is older than it's ever been and now it's even older


Slow ride

Bob called in sick today, which means my workplace blogging time has been restricted to a minimum. Nevertheless, I still managed to filter a few dozen pages, so all is not lost.

Last spring, I went and heard a paper presentation by eminent scholar and beloved mother Dr. June Hobbs, on "What Would Jesus Do." It was a rhetorical analysis of the modern mantra as it related to its origin piece from the end of the 19th century, which I forget the name of (I have no doubt in my mind she'll immediately write an email reminding me of what it is with some sort of good-natured scolding about how I ought to remember. Even if she doesn't I still feel guilty. Unbidden guilt happens all the time to me. Last night I was making some Tuna fish salad and needed to boil an egg. I couldn't remember the time for boiling a good hard boiled egg and so I looked it up on the internet, even though I had remembered multiple times during my childhood where mom explicitly told me, "this is how you boil an egg…" Sure enough, at the top of the page was an admonition about how this is how to boil an egg if your mom never told you how. Sheesh. I felt so guilty. But, I digress.).

Anyway, while WWJD is terribly interesting and deserving of its own bloggage, that wasn't what I was thinking of. At this same panel one of her colleagues gave an overview of some of the confusion that hearing people have when dealing with members of the Deaf community. This immediately came to mind when I read this article about a breakthrough in laboratories that will make cochlear implants work better. Cochlear implants (all of this is from memory, someone write me if I mess up any facts) are a huge issue in the Deaf community. Basically this procedure involves drilling a hole through the ear to the cochlea, which is a spiral shaped organ that connects to the auditory nerve. There, a wire apparatus is connected that essentially takes a microphone's electrical output and converts it to a signal that the auditory nerve can pick up, restoring some hearing. Most hearing folks are surprised to learn that much of the Deaf community is rabidly against this procedure. On the other hand, if you learn something about this group of people it makes sense; a minority group with their own language, Deaf people are discriminated against and fighting the current in a hearing world. When Deaf issues do come up (like this one), they seem focused on taking away specific members out of that group rather than doing simple things that would help more than a few Deaf people live easier in society, like providing interpreters or funding closed captioning in movies and Television. A very confusing but informative FAQ about the issue is also available if you'd like to learn more. (As people will inevitably fill me in with more links I'll pass them on as updates. Jeff also points out that his favorite site, Wrestlecrap, has descriptive narration to go with their video clips. Very nice.)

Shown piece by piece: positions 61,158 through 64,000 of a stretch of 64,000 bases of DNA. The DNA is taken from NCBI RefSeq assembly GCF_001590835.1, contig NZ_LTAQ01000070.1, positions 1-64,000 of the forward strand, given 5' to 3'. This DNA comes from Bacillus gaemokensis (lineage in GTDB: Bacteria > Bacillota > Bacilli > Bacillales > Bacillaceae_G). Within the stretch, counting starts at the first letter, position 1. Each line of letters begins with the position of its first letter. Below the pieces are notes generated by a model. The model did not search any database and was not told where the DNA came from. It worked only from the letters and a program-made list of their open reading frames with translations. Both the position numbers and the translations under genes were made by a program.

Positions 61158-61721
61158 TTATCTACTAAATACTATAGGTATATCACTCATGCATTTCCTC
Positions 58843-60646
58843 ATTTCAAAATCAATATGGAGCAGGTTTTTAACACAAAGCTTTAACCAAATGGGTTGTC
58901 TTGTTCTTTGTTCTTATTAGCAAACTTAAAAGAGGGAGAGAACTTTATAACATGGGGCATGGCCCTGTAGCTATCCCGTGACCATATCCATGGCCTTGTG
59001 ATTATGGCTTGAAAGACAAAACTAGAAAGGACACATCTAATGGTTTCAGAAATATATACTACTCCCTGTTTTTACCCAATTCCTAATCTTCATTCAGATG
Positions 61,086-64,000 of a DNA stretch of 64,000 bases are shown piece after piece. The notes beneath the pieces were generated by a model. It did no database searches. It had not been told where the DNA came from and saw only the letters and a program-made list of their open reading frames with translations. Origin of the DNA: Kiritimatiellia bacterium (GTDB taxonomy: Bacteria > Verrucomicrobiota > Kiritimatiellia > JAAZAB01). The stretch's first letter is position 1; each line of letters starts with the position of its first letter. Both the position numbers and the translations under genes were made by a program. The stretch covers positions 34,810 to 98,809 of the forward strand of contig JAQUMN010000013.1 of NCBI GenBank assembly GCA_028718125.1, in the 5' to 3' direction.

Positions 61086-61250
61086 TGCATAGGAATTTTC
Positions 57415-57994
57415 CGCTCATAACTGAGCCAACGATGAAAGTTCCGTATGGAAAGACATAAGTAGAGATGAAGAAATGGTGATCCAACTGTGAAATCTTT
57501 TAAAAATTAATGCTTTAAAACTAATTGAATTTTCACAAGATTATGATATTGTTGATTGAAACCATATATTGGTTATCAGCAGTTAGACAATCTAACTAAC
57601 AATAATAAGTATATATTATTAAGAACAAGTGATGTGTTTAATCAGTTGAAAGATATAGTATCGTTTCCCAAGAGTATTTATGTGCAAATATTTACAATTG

Short blurbs, cool links.

My late friend and colleague on the debate circuit, Becky Galentine, was very involved in starting an urban debate foundation towards the end of her life. I'm very gratified that it's taking off the way it is. I know or have met just about all the people in this story, too. Cool!

HOLY HELL! Now that Wizards of the Coast is being swallowed by MNC Hasbro, tell all stories are beginning to pop up. Sex, geeks, and Magic: the Gathering. Mag and I were Magic players back in Portland back when M:TG was still cool. I even won a tournament once. Hell, we still have a number of good older cards (just ask Mag to show you her Gauntlet of Might).

Finally, also from Salon: Why I like Camille Paglia. This is dead on.

Forcing restless teens of both sexes to sit like robots in regimented rows in crowded classrooms for thebetter part of each day is a pointless, sadistic exercise except for those with their sights on office jobs.This school system is not even 200 years old, yet most people treat it as if the burning bush floated it down from Mount Sinai. Too often, school has become a form of mental and physical oppression. Exactly what is being taught? Certainly not wisdom or perspective on life. Can anyone honestly claim that current high school students know more about history, science, language and the arts than students 40 years ago? As for college students, the shallowness of their training in the humanities has become all too evident as graduates of the elite schools have entered the professions and the media over the past 20 years.


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